Ex-White House lawyer defies House subpoena for Mueller documents
WASHINGTON — A former White House lawyer defied a congressional subpoena Tuesday, setting the Trump administration on course for another collision with the Democratic-led House over its pursuit of documents related to the Russia investigation.
Don McGahn's refusal to provide the documents to the House Judiciary Committee came at the instruction of the White House, which suggested they could be subject to executive privilege. Such a claim can shield some presidential material from disclosure.
President Donald Trump has defied requests from House Democrats since the release of special counsel Robert Mueller's report last month. Republicans have largely united behind the president, with Senate Majority Leader Mitch McConnell on Tuesday declaring "case closed" on Mueller's Russia probe and potential obstruction by Trump. McConnell said Democrats are "grieving" the result.
Mueller said he could not establish a criminal conspiracy between the Trump campaign and Russia, but did not reach a conclusion on whether Trump obstructed justice. Mueller didn't charge Trump but wrote that he couldn't exonerate him, either.
Democrats say the case is anything but closed and are conducting their own review of Mueller's investigation of Russian election interference . The Judiciary panel wants to speak to McGahn and review certain documents, in part because he was a vital witness for Mueller, recounting the president's outrage over the investigation and his efforts to curtail it.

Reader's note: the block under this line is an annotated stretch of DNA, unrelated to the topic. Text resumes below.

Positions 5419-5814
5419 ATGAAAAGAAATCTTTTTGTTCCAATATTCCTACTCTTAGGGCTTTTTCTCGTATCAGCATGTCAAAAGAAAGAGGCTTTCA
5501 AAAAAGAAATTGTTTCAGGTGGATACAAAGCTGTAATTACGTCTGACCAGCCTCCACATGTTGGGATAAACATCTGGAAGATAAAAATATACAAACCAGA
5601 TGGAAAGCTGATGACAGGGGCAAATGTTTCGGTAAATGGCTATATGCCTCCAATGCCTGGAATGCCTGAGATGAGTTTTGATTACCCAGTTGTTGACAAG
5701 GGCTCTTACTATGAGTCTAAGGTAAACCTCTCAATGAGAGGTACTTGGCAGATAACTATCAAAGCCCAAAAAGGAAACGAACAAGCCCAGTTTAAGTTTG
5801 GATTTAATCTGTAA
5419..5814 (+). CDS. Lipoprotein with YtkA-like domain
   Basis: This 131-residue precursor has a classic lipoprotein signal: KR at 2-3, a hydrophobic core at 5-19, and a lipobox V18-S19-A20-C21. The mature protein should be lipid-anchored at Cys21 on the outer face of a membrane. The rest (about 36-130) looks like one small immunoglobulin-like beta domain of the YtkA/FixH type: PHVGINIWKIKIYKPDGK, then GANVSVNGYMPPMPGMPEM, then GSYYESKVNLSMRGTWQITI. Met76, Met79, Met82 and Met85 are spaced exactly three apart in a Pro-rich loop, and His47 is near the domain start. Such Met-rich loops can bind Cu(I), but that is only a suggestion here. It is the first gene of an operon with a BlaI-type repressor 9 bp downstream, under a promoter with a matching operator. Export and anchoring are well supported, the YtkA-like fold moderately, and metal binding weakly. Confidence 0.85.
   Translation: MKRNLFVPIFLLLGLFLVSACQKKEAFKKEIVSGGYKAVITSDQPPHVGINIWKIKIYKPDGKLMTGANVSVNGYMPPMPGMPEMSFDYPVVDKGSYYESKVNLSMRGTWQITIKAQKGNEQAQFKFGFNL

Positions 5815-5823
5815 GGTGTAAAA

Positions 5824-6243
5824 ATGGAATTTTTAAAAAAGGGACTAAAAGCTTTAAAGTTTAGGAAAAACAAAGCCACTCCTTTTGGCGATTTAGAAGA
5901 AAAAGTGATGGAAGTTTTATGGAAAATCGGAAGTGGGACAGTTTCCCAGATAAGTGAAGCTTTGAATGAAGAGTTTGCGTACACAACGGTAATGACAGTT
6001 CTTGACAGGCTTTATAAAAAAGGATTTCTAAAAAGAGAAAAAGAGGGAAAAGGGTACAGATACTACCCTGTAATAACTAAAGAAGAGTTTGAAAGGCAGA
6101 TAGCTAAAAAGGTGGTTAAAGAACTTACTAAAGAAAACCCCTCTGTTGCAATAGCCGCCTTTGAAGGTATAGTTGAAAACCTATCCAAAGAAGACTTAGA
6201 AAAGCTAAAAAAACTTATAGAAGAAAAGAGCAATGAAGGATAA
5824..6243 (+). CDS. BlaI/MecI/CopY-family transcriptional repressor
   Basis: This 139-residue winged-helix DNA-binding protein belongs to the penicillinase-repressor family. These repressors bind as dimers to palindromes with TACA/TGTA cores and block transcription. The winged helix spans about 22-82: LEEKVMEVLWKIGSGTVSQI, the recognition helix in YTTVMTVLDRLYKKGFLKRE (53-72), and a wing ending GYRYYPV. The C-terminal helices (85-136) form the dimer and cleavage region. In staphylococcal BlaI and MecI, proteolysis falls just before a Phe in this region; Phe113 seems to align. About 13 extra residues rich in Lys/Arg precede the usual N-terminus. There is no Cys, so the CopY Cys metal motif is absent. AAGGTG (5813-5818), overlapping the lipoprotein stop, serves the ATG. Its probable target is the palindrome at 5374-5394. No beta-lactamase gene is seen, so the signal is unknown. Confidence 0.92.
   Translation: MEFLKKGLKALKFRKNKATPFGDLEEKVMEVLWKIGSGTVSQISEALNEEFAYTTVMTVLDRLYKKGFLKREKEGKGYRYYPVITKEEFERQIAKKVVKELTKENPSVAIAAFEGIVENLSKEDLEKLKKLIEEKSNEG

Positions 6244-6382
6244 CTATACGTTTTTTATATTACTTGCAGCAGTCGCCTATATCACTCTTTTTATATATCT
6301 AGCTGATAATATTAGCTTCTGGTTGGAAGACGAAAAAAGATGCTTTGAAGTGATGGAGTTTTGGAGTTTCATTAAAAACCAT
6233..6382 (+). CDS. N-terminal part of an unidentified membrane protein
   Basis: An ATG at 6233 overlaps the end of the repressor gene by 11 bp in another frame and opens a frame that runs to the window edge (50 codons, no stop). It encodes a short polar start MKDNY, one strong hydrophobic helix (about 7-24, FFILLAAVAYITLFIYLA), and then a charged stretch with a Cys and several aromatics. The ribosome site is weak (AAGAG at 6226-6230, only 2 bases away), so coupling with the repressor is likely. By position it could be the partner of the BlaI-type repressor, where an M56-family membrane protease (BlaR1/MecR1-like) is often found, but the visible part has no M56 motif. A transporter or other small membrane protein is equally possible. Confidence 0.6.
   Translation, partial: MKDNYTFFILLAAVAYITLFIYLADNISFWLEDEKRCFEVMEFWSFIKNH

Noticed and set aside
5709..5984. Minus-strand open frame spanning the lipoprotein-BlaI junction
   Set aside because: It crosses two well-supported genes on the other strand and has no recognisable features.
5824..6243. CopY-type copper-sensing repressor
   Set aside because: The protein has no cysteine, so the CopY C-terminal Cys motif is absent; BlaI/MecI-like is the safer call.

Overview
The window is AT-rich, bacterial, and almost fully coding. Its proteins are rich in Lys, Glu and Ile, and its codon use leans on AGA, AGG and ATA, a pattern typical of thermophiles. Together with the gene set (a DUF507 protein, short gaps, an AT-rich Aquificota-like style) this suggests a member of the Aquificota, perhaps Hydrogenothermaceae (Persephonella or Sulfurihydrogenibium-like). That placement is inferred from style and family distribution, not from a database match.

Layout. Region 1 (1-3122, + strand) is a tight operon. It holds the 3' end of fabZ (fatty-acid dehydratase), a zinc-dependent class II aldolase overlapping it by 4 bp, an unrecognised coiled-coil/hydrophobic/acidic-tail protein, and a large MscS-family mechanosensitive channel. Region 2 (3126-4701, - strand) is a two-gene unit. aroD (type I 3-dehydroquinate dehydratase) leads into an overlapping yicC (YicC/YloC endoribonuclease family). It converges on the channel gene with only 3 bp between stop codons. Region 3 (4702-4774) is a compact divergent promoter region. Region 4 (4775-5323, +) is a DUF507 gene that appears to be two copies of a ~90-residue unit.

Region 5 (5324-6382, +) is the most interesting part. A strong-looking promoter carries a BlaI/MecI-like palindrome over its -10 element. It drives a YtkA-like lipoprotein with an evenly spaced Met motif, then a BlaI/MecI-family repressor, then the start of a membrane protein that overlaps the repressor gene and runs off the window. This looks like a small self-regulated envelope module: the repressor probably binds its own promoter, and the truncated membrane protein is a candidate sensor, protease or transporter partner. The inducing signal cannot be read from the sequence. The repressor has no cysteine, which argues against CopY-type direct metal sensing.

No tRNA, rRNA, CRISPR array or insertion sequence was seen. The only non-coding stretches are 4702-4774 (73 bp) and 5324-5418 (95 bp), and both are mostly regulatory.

White House counsel Pat Cipollone said McGahn does not have any "legal right" to the materials because they are controlled by the White House. Cipollone did not invoke executive privilege in a letter to House Judiciary Chairman Jerrold Nadler, D-N.Y., but strongly signaled the option is on the table. He said the records Democrats are seeking "remain legally protected from disclosure under longstanding constitutional principles."
Executive privilege is the president's power to keep information from the courts , Congress and the public to protect the confidentiality of the Oval Office decision-making process. There is no reference to executive privilege in the Constitution, but the Supreme Court has held that it derives from the president's ability to carry out the duties the commander in chief holds under the Constitution.
Besides documents, the House Judiciary Committee's subpoena asked McGahn to testify later this month. Trump has signaled he will try to block McGahn from appearing. McGahn's lawyer said that he will "maintain the status quo" and wait for the White House and the committee to reach an agreement.
"As you will appreciate, Mr. McGahn, as a former assistant to the president and the most senior attorney for the president in his official capacity, continues to owe certain duties and obligations to the President which he is not free to disregard," wrote attorney William Burck.
The struggle over McGahn's testimony is playing out against the backdrop of a larger debate on Capitol Hill about what action — if any — to take following the conclusion of Mueller's investigation.
McConnell, in his most significant public comments yet on the investigation, opened the Senate on Tuesday with a speech discussing how Mueller's "exhaustive" probe is now complete.
"It's finally over," the Kentucky Republican said. He called Mueller's findings "bad news for the outrage industrial complex but good news for the rest of the country."
The speech drew swift rebuttals from Democrats. House Speaker Nancy Pelosi and Senate Democratic leader Chuck Schumer issued a joint statement calling it "a stunning act of political cynicism and a brazen violation of the oath we all take."